Citizen reporter
2 minute read
28 Apr 2020
10:50 am

Malema lays bare plans for EFF-linked private school

Citizen reporter

The EFF leader says the school's admission policy will be based on prioritisation of poor orphans, poor victims of domestic violence and poor black people in general.

Julius Malema addresses the media about the upcoming EFF conference in December, 21 November 2019. Pictures: Tracy Lee Stark

Building on a promise he made at last year’s National People’s Assembly, EFF leader Julius Malema once again touted the virtues of the party’s proposed private school dedicated to educating academically adept, poor and mostly black students.

In line with the party’s virtues, the plan is for the school to provide “world-class and decolonised education” – something that the party promises to provide on a wider scale should they be elected into power.

Sowetan Live reports that the EFF plans to open the school in the next five years and name it after late struggle stalwart, Winnie Madikizela-Mandela.

The party has reportedly bought land for the school grounds and will start building soon.

Speaking during his party’s virtual Freedom Day address, Malema announced that black history, culture and languages will be among some of the subjects taught at Winnie Mandela Combined School. He added that the party has notified Madikizela-Mandela’s family of their intention to name the institution after her.

Additionally, Malema assured the masses that the school will be independent of the EFF and will be under the custodianship of its own independent and highly qualified board of trustees.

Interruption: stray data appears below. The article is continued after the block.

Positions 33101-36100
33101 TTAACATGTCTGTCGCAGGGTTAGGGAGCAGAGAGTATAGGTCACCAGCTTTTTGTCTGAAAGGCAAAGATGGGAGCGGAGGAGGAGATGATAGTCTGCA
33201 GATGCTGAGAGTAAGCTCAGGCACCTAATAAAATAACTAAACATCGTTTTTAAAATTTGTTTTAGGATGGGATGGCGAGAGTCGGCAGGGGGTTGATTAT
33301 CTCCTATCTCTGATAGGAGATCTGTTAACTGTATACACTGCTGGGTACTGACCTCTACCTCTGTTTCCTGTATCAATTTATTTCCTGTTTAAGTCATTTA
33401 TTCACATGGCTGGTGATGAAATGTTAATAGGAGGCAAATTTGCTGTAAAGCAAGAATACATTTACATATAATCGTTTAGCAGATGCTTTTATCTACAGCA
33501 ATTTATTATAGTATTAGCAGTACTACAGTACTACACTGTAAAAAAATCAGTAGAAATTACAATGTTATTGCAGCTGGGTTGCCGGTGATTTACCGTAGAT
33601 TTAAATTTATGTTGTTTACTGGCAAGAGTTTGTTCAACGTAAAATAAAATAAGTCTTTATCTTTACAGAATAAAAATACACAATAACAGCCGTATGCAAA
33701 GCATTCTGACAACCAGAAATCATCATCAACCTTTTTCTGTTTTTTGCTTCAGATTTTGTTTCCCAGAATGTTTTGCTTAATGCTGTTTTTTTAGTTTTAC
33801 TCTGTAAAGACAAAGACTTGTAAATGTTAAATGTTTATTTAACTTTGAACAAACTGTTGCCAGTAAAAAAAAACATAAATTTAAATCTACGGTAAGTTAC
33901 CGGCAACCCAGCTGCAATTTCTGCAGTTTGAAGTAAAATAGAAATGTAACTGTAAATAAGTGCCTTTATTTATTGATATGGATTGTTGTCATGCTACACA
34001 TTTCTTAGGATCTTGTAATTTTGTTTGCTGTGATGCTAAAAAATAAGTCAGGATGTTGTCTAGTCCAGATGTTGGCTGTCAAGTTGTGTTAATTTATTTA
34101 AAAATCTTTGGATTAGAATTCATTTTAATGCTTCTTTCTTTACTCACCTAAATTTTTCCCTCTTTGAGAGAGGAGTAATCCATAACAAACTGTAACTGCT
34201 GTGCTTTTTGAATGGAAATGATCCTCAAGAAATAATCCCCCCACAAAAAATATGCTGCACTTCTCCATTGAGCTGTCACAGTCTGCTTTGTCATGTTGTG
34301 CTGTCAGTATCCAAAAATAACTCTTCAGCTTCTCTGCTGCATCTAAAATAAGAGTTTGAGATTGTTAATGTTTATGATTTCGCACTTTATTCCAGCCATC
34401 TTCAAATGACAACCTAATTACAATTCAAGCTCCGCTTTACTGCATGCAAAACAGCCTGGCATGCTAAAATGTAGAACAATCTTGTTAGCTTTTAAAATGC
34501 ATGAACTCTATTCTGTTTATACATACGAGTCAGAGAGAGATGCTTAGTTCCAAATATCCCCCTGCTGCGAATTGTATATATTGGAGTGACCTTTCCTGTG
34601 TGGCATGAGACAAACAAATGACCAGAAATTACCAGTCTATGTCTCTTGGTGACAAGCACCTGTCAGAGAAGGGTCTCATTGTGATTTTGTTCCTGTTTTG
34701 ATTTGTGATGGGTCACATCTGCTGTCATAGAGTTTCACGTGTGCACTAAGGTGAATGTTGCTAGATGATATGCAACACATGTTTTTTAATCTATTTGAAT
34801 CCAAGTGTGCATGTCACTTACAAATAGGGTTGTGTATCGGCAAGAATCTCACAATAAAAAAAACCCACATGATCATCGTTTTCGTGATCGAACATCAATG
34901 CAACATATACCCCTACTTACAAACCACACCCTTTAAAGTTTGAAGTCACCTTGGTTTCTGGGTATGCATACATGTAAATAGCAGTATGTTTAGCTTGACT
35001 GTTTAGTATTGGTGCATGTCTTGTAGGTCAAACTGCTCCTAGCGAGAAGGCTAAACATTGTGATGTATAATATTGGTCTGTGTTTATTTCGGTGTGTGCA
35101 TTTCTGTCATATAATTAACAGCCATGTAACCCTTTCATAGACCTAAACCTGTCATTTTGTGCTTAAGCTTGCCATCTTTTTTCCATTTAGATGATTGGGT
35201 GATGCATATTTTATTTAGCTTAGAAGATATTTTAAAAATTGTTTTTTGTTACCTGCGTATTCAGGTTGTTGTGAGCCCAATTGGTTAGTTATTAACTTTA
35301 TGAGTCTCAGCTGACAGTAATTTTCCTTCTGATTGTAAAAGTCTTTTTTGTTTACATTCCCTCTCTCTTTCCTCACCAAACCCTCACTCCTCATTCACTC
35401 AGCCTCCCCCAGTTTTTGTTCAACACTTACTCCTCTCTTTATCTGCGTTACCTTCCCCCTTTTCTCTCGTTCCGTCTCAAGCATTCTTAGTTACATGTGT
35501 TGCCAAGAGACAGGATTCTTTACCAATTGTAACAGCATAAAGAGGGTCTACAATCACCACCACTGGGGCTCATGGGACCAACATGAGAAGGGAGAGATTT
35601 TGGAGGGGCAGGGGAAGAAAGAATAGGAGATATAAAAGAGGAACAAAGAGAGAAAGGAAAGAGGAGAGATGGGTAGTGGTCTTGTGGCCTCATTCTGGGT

He lambasted the current schooling curriculum for “consistently making poor black students hate everything about blackness while praising whiteness,” and vowed that the Winnie Mandela Combined School would change this.

“There is no freedom without quality, free, decolonised education. In realising this dream, there is an absolute necessity to free all existing educational institutions from early childhood development to university from racist, capitalist education,” said Malema.

“The sustainability of freedom depends on education – a free, quality and decolonised education system that does not reproduce a racist history of Africa and of black bodies.”

According to Malema, people can “never ask racists to give us such education” and that it is up to the progressive movement to inspire the establishment of such a curriculum.

He promised that the school would cater to poor, talented and dejected black children.

“Its admission policy will be based on prioritisation of poor orphans who lost their parents to HIV and Aids, poor victims of domestic violence and the poor black people in general,” said Malema.

When quizzed about this by Sowetan, Malema and the party’s spokesperson did not say whether the school would be a “blacks only” school but only said that it would prioritise poor children.

Watch the full address below which begins at the 25-minute mark:

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